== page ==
Mineralogy and Petrology

, Volume 98, Issue 1, pp 91–110

Iron isotope compositions of carbonatites record melt generation, crystallization, and late-stage volatile-transport processes

Authors

    • Department of Geology and GeophysicsLewis G. Weeks Hall for Geological Sciences
  • Keith Bell
    • Isotope Geochemistry and Geochronology Research Centre2117 Herzberg Laboratories, Carleton University
  • Brian L. Beard
    • Department of Geology and GeophysicsLewis G. Weeks Hall for Geological Sciences
  • Aaron I. Shultis
    • Department of Geology and GeophysicsLewis G. Weeks Hall for Geological Sciences
Original Paper

DOI: 10.1007/s00710-009-0055-4

Cite this article as:
Johnson, C.M., Bell, K., Beard, B.L. et al. Miner Petrol (2010) 98: 91. doi:10.1007/s00710-009-0055-4

Abstract

Carbonatites define the largest range in Fe isotope compositions yet measured for igneous rocks, recording significant isotopic fractionations between carbonate, oxide, and silicate minerals during generation in the mantle and subsequent differentiation. In contrast to the relatively restricted range in δ56Fe values for mantle-derived basaltic magmas (δ56Fe = 0.0 ± 0.1‰), calcite from carbonatites have δ56Fe values between −1.0 and +0.8‰, similar to the range defined by whole-rock samples of carbonatites. Based on expected carbonate-silicate fractionation factors at igneous or mantle temperatures, carbonatite magmas that have modestly negative δ56Fe values of ~ −0.3‰ or lower can be explained by equilibrium with a silicate mantle. More negative δ56Fe values were probably produced by differentiation processes, including crystal fractionation and liquid immiscibility. Positive δ56Fe values for carbonatites are, however, unexpected, and such values seem to likely reflect interaction between low-Fe carbonates and Fe3+-rich fluids at igneous or near-igneous temperatures; the expected δ56Fe values for Fe2+-bearing fluids are too low to produced the observed positive δ56Fe values of some carbonatites, indicating that Fe isotopes may be a valuable tracer of redox conditions in carbonatite complexes. Further evidence for fluid-rock or fluid-magma interactions comes from the common occurrence of Fe isotope disequilibrium among carbonate, oxide, silicate, and sulfide minerals in the majority of the carbonatites studied. The common occurrence of Fe isotope disequilibrium among minerals in carbonatites may also indicate mixing of phenocyrsts from distinct magmas. Expulsion of Fe3+-rich brines into metasomatic aureols that surround carbonatite complexes are expected to produce high-δ56Fe fenites, but this has yet to be tested.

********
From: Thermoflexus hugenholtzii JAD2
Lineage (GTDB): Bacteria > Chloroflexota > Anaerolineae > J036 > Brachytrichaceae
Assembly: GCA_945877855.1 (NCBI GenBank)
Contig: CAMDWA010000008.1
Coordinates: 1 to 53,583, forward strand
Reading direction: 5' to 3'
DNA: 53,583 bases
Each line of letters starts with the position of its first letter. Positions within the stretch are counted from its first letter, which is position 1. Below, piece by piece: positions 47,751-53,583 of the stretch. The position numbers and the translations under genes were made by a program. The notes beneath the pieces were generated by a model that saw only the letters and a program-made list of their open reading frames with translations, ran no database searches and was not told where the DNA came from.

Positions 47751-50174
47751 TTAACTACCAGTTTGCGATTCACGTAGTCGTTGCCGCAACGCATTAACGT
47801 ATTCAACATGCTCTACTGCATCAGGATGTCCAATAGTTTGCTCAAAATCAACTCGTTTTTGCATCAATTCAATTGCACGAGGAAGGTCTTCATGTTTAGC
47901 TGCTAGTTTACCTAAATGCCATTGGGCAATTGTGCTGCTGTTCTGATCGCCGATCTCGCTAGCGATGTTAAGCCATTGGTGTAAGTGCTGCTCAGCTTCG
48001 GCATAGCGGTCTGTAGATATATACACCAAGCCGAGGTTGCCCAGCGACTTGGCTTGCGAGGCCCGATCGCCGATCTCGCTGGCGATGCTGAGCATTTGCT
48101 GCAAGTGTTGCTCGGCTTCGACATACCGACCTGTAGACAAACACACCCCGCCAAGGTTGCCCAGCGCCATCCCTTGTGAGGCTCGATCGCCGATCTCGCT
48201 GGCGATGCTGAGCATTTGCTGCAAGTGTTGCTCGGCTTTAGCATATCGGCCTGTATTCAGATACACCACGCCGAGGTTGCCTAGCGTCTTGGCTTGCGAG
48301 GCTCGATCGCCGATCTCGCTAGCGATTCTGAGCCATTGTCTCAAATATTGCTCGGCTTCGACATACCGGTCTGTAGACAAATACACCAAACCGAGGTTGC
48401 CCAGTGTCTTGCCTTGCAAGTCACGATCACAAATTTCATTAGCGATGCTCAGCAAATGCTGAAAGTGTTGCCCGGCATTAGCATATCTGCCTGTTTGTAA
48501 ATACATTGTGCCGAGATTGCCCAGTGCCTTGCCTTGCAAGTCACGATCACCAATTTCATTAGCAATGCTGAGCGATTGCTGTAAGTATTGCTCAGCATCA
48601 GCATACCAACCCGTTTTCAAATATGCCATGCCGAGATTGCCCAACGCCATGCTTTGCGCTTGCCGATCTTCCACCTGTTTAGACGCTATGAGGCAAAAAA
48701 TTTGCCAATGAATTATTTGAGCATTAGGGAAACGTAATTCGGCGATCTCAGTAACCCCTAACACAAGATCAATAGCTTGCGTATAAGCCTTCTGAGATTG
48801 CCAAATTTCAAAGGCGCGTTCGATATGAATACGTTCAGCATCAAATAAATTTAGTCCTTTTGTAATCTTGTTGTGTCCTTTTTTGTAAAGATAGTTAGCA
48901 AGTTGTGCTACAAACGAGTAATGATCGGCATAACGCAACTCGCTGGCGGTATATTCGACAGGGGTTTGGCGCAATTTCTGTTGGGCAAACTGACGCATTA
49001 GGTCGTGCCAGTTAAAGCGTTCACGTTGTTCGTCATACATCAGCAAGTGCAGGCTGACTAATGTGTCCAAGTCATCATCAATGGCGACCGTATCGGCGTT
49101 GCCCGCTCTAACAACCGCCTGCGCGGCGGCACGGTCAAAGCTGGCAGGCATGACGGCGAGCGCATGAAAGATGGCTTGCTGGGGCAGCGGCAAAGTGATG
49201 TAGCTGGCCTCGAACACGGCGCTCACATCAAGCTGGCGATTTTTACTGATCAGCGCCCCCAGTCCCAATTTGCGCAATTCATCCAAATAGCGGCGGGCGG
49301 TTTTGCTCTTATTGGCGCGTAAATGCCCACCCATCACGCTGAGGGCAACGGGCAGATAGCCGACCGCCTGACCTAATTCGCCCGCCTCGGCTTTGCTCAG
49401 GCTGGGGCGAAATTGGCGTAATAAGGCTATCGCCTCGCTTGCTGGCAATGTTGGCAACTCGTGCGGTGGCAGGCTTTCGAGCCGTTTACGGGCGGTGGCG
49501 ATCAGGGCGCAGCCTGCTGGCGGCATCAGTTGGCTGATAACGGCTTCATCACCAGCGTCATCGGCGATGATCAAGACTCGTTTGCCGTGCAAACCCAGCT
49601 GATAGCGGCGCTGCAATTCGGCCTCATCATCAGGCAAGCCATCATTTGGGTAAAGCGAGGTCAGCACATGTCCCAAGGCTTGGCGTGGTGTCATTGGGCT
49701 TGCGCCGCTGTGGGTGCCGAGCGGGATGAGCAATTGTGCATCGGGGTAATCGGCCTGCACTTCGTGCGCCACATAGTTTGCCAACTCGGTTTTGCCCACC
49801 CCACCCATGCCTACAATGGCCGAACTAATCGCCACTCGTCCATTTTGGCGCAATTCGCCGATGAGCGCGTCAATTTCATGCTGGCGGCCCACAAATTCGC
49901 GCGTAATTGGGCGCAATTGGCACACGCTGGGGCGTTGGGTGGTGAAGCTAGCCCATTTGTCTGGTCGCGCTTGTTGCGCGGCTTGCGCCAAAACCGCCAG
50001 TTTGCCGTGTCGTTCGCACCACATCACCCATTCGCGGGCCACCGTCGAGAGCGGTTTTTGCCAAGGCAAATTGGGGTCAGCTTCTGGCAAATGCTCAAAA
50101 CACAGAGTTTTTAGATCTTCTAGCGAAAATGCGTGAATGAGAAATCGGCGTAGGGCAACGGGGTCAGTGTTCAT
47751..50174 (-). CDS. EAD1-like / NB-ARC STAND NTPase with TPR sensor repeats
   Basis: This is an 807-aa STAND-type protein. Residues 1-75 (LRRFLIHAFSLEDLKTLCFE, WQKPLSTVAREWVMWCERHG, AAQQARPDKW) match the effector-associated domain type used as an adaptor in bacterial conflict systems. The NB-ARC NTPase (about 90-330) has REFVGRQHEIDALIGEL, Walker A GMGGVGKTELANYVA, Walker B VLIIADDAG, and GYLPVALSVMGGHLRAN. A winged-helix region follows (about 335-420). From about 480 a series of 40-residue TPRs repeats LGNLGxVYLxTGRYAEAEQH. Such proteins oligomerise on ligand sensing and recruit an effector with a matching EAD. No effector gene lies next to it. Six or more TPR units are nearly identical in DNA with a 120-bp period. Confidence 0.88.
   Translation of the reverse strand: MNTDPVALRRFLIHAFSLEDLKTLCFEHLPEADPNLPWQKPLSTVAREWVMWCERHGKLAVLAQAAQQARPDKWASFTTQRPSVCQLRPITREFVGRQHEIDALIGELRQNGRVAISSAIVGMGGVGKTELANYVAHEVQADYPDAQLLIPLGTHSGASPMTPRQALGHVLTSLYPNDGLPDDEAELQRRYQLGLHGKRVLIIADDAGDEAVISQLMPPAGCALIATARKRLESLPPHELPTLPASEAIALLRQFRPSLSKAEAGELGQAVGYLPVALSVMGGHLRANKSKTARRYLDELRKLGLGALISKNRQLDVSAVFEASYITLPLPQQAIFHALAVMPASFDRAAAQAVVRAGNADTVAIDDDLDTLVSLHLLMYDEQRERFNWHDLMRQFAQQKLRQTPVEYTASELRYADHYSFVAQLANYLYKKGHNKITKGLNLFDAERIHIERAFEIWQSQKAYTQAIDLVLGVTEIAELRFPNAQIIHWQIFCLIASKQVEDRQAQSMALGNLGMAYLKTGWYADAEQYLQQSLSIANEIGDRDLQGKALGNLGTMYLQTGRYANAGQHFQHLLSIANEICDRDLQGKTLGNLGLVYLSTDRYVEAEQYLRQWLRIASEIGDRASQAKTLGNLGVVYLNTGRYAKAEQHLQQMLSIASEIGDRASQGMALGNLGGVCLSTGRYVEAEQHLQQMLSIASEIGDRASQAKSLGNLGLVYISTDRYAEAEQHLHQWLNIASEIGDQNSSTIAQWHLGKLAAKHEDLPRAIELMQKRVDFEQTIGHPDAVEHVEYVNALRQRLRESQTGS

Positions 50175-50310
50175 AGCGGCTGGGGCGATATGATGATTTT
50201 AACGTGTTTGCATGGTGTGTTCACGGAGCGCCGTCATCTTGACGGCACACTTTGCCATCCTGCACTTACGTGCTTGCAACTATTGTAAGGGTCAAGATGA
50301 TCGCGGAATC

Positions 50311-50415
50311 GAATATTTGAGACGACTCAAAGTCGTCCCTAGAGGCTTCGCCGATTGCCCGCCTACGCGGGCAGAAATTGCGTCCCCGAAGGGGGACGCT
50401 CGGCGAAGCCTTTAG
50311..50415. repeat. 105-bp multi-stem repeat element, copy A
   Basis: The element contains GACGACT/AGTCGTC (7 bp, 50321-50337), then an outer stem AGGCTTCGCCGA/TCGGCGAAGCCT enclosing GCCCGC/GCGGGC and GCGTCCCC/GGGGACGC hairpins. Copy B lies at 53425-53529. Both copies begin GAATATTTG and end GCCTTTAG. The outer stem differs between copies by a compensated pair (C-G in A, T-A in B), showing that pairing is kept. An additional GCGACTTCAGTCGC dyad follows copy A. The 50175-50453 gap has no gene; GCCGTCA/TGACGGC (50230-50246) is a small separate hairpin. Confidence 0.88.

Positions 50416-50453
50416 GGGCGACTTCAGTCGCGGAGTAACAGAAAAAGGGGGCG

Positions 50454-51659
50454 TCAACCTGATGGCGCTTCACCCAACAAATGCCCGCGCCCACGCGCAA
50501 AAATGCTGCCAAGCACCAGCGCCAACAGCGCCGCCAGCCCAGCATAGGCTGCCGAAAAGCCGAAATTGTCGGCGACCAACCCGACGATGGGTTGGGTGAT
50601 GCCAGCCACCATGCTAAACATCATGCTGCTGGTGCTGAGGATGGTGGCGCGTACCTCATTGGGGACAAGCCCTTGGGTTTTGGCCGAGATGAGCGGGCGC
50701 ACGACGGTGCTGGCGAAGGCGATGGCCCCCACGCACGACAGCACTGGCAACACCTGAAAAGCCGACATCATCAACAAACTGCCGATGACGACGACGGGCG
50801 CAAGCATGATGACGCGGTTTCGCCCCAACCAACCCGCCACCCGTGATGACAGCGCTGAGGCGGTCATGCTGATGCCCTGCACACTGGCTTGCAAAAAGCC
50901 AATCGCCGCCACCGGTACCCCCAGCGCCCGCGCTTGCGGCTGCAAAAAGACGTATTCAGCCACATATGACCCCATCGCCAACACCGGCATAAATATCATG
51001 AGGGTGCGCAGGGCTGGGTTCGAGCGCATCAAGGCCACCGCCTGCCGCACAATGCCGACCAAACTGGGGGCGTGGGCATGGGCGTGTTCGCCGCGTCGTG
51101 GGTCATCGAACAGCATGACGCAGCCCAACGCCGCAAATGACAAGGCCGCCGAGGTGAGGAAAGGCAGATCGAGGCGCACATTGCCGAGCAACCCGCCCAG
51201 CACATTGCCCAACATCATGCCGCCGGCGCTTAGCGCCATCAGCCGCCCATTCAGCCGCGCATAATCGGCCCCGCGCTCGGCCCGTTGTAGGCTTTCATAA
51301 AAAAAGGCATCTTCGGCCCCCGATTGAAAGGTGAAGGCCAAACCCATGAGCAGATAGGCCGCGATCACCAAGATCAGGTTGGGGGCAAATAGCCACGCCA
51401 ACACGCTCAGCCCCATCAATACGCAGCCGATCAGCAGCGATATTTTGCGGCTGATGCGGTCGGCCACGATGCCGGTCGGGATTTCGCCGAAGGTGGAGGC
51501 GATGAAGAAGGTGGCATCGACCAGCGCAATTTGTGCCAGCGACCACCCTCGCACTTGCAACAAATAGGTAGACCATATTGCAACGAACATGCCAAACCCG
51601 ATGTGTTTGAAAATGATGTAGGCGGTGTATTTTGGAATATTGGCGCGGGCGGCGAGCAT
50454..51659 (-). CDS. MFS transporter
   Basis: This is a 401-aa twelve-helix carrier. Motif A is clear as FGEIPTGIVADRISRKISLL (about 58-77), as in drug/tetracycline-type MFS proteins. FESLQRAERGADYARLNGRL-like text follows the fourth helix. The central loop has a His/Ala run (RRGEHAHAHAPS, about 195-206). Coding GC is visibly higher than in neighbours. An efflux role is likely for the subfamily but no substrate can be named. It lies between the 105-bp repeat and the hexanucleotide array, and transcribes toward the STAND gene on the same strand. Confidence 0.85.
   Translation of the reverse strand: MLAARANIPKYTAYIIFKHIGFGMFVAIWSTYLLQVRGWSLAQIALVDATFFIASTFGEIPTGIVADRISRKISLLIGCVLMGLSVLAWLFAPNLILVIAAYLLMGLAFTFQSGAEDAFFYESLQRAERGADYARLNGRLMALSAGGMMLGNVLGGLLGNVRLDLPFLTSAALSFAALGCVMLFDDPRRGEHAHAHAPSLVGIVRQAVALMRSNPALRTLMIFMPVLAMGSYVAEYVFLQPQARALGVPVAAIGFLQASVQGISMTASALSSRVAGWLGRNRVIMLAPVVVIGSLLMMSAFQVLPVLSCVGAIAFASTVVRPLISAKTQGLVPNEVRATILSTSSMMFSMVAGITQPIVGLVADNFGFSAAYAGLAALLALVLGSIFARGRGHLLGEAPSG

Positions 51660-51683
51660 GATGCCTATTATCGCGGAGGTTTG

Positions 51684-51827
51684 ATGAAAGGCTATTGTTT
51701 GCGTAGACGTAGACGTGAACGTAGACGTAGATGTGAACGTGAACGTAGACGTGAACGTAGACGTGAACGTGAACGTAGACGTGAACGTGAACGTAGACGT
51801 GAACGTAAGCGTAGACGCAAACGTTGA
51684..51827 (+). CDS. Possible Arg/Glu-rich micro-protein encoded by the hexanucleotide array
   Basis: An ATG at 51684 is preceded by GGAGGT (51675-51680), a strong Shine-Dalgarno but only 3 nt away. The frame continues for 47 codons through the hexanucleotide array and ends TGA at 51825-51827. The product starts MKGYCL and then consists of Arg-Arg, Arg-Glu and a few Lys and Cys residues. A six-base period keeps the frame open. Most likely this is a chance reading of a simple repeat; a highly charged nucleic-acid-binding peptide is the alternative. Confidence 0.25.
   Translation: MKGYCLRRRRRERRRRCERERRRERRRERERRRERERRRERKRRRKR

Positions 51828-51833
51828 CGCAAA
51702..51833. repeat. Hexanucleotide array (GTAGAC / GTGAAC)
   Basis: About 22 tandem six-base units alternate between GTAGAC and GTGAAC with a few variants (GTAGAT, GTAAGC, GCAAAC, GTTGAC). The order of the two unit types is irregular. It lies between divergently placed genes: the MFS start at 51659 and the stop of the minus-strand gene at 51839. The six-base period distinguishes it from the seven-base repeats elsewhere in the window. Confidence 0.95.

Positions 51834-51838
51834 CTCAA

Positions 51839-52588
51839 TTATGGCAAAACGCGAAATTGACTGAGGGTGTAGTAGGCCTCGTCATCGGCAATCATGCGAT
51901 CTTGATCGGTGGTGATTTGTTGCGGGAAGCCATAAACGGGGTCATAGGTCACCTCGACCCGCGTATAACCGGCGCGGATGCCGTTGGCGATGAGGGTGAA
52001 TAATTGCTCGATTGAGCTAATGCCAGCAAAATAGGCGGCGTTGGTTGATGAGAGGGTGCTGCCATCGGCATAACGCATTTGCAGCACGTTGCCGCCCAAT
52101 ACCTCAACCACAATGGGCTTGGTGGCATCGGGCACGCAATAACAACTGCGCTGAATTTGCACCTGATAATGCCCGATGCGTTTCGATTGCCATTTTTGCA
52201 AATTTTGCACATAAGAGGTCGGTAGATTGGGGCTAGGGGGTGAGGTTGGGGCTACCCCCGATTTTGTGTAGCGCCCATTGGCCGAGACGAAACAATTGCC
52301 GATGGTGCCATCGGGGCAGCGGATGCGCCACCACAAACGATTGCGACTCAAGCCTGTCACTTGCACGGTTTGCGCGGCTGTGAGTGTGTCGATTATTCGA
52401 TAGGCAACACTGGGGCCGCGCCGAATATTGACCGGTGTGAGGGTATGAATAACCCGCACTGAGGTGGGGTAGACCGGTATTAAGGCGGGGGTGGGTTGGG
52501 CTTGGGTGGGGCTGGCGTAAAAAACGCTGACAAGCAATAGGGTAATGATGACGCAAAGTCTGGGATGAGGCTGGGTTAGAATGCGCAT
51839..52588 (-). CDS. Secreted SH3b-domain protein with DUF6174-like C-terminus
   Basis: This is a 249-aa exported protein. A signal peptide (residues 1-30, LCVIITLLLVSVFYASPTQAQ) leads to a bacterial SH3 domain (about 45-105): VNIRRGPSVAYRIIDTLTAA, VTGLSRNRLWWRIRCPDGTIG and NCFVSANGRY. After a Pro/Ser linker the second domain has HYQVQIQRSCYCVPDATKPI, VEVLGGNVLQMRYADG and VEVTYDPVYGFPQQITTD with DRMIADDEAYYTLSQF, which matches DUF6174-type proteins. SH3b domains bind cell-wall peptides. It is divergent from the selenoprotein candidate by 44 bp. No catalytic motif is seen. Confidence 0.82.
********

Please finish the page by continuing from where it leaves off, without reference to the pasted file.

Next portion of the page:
Introduction